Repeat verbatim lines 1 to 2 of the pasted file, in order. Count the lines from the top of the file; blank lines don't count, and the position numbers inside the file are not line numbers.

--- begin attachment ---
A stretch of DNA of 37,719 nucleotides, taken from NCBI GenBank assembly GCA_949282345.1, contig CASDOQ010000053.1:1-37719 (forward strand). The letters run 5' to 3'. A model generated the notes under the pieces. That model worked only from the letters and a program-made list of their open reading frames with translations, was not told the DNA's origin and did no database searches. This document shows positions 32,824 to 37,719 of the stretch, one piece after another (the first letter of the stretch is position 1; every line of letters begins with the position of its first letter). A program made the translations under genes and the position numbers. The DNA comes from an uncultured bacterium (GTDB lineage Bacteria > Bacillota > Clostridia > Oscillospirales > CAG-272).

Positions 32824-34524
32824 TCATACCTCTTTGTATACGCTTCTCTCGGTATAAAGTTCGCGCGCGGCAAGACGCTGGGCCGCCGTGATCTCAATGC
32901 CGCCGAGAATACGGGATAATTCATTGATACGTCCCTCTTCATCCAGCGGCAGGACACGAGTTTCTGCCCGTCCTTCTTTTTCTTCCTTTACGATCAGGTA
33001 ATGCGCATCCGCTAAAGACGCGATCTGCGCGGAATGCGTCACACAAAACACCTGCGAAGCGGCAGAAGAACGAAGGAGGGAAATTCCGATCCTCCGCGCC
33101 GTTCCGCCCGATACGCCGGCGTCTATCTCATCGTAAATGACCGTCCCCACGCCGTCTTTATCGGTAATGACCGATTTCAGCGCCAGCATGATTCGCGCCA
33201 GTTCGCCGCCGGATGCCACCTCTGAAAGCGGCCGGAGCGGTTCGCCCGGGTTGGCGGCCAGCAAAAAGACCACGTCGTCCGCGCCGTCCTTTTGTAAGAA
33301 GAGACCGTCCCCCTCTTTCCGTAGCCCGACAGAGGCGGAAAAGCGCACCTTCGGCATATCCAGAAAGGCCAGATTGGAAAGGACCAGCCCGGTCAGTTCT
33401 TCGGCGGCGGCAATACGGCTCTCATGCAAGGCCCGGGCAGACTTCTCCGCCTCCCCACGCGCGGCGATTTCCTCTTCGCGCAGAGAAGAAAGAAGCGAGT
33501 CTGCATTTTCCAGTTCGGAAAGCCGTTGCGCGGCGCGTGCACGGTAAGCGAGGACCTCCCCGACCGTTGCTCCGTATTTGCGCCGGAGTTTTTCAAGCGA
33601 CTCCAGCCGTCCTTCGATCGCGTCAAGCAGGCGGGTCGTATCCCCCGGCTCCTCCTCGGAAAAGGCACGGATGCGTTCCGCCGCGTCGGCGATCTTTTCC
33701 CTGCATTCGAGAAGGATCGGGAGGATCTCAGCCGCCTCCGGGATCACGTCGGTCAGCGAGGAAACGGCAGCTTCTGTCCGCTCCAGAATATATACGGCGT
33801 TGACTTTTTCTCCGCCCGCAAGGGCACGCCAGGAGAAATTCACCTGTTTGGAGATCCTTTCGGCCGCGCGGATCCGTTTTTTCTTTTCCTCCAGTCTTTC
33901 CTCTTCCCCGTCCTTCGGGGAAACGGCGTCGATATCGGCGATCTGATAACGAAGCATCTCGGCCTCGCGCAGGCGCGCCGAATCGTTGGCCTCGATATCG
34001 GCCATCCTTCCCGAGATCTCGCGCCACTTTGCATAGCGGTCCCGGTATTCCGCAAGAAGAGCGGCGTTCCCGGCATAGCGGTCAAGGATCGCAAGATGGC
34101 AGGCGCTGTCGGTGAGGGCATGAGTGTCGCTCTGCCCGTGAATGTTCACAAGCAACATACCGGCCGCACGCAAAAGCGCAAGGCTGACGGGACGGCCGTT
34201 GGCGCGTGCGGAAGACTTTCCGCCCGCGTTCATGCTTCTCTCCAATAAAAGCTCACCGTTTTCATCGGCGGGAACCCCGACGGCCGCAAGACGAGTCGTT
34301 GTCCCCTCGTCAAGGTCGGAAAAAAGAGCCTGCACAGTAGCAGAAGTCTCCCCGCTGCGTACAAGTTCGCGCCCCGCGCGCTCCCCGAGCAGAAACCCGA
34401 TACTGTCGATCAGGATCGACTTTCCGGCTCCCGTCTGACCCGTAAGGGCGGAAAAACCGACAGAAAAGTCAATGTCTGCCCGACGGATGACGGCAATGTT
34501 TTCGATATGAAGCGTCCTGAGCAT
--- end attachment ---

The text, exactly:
A stretch of DNA of 37,719 nucleotides, taken from NCBI GenBank assembly GCA_949282345.1, contig CASDOQ010000053.1:1-37719 (forward strand). The letters run 5' to 3'. A model generated the notes under the pieces. That model worked only from the letters and a program-made list of their open reading frames with translations, was not told the DNA's origin and did no database searches. This document shows positions 32,824 to 37,719 of the stretch, one piece after another (the first letter of the stretch is position 1; every line of letters begins with the position of its first letter). A program made the translations under genes and the position numbers. The DNA comes from an uncultured bacterium (GTDB lineage Bacteria > Bacillota > Clostridia > Oscillospirales > CAG-272).

Positions 32824-34524